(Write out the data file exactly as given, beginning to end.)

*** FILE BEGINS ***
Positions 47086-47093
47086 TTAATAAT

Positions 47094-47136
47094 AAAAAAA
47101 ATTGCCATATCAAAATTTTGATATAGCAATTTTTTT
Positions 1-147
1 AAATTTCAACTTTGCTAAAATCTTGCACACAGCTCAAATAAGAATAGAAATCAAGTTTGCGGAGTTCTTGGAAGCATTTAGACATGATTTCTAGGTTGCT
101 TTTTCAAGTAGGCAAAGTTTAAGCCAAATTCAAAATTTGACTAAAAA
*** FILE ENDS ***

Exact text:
Positions 47086-47093
47086 TTAATAAT

Positions 47094-47136
47094 AAAAAAA
47101 ATTGCCATATCAAAATTTTGATATAGCAATTTTTTT
Positions 1-147
1 AAATTTCAACTTTGCTAAAATCTTGCACACAGCTCAAATAAGAATAGAAATCAAGTTTGCGGAGTTCTTGGAAGCATTTAGACATGATTTCTAGGTTGCT
101 TTTTCAAGTAGGCAAAGTTTAAGCCAAATTCAAAATTTGACTAAAAA